A modified rule might be to start with a red line segment and iteratively replace the middle half of each red line segment with the top of a trapezoid made of one red and two blue line segments (all of equal length and again making $60^\circ$ angles). Then the overall red/blue lengths $(x,y)$ are subjected to the rule $(x,y)\mapsto(3x/4, y + x/2)$, which is convergent when iterated. It is a nice exercise to show that this process, starting from a red segment of length $1$, produces an entirely blue curve of length $2$; and starting from an equilateral red triangle of perimeter $3$ produces a closed blue curve of perimeter $6$. (Calculating the area inside the curve is another nice exercise. Moreover, since the trapezoid can be constructed either red-blue-blue or blue-red-blue at each step, there are any number of different fractals with the same perimeter and area.)

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Intrigueing, what is the Hausdorff dimension of this thing? – Hagen von Eitzen Sep 18 '12 at 17:27
by the next answer, if this has a Hausdorff dimension, it is necessarily 1. – Berci Sep 18 '12 at 18:11
does this have a name? – epeleg Jun 29 '14 at 5:49
You suppose "You could make an analogue to the mandelbrot equation with an finite circumference" it would not prove that fractal shapes can have finite perimiter. This answer doesnt create something that mandelbrot would call a fractal, because if it contains any kind of infinately repeating pattern, then it can't be a line, or something that isn't percieved to as a repeating pattern in the overall shape. If you use the iterations to delete the pattern from on top of itself, you won't get an infinite repeating pattern, the result would not have fractal properties. – comprehensible Sep 11 '14 at 14:41

The problem is: What is the perimeter of a point set after all? However, in the case of curve-like fractals like thesnowflake, we produce successive approximations by starting with a line segment and then repeatedly replace a line segment by a sequence of line segments which lengthens the path. In the case of the Koch snowflake, the lengtheing is by a constant factor of $\frac43>1$, hence the lengths of the approximating polylines grow without bound.

If on the other hand you have some set $S$ that is maybe quite zig-zag, but can be said to be of length $L$ in a suitable manner (that is: We can map $f:S\to \mathbb [0,L]$ injectively and with dens image, such that $|f(x)-f(y)|\ge |x-y|$), then its dimension is not fractal. Indeed, if $\epsilon>0$ is given, you can select the $\approx\frac L\epsilon$ points along the curve at length offsets $0, \epsilon, 2\epsilon, \ldots$ and observe that the curve is covered by $\frac L\epsilon$ balls of radius $\epsilon$, hence the Hausdroff dimension is $1$ and not fractal.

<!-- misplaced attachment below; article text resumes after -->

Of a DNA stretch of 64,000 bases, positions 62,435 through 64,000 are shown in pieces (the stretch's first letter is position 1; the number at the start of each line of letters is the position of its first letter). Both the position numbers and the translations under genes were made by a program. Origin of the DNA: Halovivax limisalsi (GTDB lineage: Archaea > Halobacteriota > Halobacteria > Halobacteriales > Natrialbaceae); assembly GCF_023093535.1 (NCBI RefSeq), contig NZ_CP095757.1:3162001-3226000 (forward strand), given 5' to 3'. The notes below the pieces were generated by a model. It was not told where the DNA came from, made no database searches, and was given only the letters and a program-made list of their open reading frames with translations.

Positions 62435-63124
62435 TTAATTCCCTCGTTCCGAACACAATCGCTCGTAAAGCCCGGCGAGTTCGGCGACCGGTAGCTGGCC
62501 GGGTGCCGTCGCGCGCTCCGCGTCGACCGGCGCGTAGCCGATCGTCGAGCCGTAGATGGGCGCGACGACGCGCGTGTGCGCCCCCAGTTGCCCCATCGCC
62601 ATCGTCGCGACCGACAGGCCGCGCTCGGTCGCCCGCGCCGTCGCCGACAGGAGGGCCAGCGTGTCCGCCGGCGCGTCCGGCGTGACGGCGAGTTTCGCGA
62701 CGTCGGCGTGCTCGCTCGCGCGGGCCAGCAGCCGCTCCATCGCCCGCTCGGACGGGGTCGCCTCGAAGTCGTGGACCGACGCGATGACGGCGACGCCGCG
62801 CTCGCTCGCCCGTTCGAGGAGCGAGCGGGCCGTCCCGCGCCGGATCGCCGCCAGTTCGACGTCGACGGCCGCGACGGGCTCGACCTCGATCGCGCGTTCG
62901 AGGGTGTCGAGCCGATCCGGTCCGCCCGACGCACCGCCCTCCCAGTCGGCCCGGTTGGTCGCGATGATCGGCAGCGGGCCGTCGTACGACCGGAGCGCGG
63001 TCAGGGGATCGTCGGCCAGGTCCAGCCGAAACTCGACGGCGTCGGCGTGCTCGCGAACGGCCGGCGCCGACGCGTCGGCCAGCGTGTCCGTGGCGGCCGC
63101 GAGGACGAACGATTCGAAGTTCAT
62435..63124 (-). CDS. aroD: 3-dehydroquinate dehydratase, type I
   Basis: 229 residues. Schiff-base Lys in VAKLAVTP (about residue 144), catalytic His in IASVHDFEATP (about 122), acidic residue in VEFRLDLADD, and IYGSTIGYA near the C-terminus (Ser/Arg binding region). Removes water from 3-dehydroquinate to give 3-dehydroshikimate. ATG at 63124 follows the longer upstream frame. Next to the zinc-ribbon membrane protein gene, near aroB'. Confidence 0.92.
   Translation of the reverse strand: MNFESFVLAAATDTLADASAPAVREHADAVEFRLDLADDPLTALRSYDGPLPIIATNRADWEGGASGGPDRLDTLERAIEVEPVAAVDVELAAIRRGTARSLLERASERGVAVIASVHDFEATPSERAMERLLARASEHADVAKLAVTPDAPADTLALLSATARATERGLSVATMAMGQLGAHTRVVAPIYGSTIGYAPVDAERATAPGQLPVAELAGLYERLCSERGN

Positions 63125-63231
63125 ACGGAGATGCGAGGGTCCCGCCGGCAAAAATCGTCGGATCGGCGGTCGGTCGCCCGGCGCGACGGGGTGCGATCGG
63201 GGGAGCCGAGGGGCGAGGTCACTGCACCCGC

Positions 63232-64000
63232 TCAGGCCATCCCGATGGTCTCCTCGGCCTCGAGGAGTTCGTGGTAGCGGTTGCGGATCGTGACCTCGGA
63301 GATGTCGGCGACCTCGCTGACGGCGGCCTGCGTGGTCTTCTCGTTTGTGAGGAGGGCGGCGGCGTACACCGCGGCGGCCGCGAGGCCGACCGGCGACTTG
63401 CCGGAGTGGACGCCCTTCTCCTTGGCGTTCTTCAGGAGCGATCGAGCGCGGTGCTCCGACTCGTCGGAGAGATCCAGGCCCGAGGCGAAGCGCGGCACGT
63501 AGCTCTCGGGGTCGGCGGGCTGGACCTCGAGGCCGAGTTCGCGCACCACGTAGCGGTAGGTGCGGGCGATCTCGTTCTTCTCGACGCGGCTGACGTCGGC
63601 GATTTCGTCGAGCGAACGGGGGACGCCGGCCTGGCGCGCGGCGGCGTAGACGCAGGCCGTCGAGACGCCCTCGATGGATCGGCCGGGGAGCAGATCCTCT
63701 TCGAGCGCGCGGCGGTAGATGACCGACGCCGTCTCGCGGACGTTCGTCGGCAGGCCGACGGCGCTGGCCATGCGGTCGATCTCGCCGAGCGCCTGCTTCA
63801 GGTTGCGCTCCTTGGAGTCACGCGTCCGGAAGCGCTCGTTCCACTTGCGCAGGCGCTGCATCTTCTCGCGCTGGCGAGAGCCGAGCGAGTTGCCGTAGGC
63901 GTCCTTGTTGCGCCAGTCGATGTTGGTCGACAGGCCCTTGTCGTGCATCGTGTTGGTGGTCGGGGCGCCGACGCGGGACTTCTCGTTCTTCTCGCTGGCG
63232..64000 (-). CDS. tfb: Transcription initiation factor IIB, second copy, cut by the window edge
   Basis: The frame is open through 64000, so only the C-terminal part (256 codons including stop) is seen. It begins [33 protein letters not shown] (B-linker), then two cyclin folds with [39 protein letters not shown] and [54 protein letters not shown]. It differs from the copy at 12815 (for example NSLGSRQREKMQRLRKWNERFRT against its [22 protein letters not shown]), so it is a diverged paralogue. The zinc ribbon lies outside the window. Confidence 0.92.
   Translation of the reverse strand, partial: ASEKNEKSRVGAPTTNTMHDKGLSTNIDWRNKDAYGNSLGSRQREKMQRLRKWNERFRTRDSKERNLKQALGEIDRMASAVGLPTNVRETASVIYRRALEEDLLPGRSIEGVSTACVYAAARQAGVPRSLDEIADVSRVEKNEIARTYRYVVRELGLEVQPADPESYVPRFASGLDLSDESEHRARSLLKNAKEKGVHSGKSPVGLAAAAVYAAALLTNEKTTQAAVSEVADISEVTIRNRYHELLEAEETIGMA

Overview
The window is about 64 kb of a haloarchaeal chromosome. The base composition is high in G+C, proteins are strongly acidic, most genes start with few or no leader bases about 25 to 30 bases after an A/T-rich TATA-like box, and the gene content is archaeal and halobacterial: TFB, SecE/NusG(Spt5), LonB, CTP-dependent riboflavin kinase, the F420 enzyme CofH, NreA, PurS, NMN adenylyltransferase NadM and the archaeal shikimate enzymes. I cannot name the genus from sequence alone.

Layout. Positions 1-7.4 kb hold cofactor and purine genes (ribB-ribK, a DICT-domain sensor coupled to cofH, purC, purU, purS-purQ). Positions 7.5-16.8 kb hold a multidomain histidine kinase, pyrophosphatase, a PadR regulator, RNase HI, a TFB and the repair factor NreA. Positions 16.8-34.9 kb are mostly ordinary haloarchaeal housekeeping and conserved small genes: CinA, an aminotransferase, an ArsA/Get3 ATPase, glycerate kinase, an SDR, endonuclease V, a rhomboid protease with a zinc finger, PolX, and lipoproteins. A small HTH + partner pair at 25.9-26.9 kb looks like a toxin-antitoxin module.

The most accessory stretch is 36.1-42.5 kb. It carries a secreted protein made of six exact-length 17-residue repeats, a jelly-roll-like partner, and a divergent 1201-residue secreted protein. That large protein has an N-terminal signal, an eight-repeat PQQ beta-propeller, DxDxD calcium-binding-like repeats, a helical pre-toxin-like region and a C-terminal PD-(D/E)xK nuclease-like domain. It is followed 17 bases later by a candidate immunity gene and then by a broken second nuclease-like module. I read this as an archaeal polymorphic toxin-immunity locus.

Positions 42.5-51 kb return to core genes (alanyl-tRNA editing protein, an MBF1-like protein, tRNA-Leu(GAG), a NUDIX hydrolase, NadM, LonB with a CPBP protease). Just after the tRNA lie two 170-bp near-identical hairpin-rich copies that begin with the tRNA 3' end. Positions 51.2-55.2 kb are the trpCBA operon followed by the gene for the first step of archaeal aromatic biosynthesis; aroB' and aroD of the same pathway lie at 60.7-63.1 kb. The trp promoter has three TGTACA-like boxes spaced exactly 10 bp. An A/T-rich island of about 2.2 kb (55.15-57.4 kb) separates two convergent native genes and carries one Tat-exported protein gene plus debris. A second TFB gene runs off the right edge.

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Example. Start with a square. Then, on each iteration replace a square of side length $a$ with four squares of side length $a/4$. Clearly after any number of iterations, the perimeter is $4a$. Is this not a fractal? It would be Cantor Dust if I used $a/3$ instead. – Karolis Juodelė Sep 18 '12 at 17:05
But does the limit have a perimeter after all? – Hagen von Eitzen Sep 18 '12 at 17:20
@KarolisJuodelė Actually, I'd say the figure has no perimeter even after the first step. After the $n$-th step is consists of $4^n$ squares of which each one individually has the perimeter $a/4^{n-1}$. The sum of all the perimeters has the value $4a$. However, I agree that the set's Hausdorff dimension is $1$, and that it's 1d Hausdorff measure is $4a$. It's just that I wouldn't call it perimeter. Intuitively I'd also call it a fractal, despite its non-fractal dimension, however I'm not sure whether the standard definition of fractals demands a non-integer Hausdorff dimension. – celtschk Sep 19 '12 at 12:39